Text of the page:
Can You At Least Show Me Something?
Of course! Let’s go over the useful information rather than just talk about our inspirational journey. What would a Splunk blog post be without some screenshots of Splunk? One of the queries we developed uses Splunk’s anomalydetection command. In this query we’re going to simply try to find some anomalous TLS sessions in our Zeek logs coming from our critical server netblock, 192.168.70.0/24.
sourcetype="bro:ssl:json" ja3="*" ja3s="*" src_ip IN (192.168.70.0/24)
| anomalydetection method=histogram action=annotate pthresh=0.0001 src_ip, ja3, ja3s
| stats sparkline max(log_event_prob) AS "Max Prob", min(log_event_prob) AS "Min Prob", values(probable_cause) AS "Probable Causes", values(dest_ip) AS "Dest IPs", values(server_name) AS "Server Names", values(ja3) AS "JA3", values(src_ip) as "Source IPs" count by ja3s
| table "Server Names", "Probable Causes", "Max Prob", "Min Prob", "Dest IPs", ja3s, "JA3", "Source IPs", count
| sort "Min Prob" asc
Once we run this query, we’ll be able to see that there are some anomalies in the data we should probably take a look at. Namely, the TLS sessions that are reaching out to manic.imperial-stout.org and update.lunarstiiiness.com.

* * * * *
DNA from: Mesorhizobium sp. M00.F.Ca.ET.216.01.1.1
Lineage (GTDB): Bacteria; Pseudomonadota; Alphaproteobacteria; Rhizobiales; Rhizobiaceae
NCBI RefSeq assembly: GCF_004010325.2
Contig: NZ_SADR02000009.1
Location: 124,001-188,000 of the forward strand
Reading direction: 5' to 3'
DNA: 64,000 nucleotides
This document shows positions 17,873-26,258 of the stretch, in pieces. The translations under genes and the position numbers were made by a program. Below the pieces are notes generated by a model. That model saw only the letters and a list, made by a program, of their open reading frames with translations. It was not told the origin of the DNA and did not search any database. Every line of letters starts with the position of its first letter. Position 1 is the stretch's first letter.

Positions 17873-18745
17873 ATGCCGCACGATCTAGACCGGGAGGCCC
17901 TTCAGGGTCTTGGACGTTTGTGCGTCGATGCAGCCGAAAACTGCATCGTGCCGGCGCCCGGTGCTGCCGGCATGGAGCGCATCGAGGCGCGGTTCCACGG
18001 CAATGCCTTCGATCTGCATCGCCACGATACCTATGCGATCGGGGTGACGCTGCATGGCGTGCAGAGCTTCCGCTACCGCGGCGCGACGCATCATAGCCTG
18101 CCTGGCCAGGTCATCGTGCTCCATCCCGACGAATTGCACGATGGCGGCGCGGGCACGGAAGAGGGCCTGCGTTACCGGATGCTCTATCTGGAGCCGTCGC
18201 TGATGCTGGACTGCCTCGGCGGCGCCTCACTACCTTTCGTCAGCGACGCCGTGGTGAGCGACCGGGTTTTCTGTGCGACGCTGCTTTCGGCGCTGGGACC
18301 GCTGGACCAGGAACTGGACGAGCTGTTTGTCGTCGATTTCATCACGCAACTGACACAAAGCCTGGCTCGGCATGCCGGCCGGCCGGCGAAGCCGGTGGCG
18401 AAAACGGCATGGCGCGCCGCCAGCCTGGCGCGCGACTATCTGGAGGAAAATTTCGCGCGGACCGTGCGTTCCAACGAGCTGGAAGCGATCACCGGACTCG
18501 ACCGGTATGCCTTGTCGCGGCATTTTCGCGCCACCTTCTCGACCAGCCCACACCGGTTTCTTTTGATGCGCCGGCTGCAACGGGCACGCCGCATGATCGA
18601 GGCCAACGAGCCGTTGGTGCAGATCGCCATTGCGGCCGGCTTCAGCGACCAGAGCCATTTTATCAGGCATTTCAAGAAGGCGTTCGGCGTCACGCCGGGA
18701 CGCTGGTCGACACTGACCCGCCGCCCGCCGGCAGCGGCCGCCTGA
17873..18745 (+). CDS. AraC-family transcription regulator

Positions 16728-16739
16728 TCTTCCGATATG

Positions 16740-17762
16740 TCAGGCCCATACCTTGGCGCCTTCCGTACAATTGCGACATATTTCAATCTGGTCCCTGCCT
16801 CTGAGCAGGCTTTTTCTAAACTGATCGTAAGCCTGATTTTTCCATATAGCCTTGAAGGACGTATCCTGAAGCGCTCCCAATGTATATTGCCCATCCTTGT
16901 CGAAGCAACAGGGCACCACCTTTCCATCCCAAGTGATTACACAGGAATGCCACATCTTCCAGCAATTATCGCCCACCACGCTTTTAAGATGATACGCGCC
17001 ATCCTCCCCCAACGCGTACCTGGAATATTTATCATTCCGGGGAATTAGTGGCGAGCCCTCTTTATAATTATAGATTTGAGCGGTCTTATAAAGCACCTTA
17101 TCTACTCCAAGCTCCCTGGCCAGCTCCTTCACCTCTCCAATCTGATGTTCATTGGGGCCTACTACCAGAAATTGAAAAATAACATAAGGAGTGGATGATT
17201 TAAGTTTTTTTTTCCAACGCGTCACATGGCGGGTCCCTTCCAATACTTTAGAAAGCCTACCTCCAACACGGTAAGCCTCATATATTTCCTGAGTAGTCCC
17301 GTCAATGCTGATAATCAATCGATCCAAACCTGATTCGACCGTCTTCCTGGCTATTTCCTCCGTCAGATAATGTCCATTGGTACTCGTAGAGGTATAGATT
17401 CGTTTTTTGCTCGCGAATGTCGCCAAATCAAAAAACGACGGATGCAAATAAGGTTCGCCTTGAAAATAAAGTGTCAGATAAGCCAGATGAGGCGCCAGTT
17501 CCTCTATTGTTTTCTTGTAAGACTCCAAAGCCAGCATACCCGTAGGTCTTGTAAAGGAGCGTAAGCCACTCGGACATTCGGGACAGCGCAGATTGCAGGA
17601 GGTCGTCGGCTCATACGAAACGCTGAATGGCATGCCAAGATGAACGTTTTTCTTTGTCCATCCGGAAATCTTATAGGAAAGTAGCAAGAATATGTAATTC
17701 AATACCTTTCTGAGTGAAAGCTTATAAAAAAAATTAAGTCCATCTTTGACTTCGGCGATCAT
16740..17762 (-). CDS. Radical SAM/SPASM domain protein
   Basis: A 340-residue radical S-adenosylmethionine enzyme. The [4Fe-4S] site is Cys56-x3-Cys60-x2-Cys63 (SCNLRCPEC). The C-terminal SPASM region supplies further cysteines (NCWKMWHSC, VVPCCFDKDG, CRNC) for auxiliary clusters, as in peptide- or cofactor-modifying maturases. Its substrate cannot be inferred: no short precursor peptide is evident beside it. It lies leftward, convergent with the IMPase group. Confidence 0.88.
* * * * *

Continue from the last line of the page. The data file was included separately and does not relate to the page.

To make these results even more useful, we can also include an allow list in our query. This will help to ensure some of the more benign hosts that we would expect to see (such as legitimate software update sessions) aren’t included in our results.
Now we’re getting somewhere. All of our suspicious queries have bubbled their way right to the top of our list. Right where suspicious data belongs.
Great Teaser, Is There More We Can See?
We spent a lot of time not only conducting our research, but we also wrote a beautiful white paper that provides far more detail than this blog post. Not enough? No problem. Ryan Kovar and I are also presenting on this very topic at Splunk’s annual conference, .conf21. You can check out our talk Hunting the Known Unknown: Supply Chain Attacks (SEC1745C) to see us in all of our on-screen glory. Still want more? Did I mention that we’ve written a white paper? You can check out all of the queries we’ve developed, along with a few bits of code we developed specifically for this research. One of them being a nifty way to generate anomalous TLS sessions that mimic Zeek SSL logs.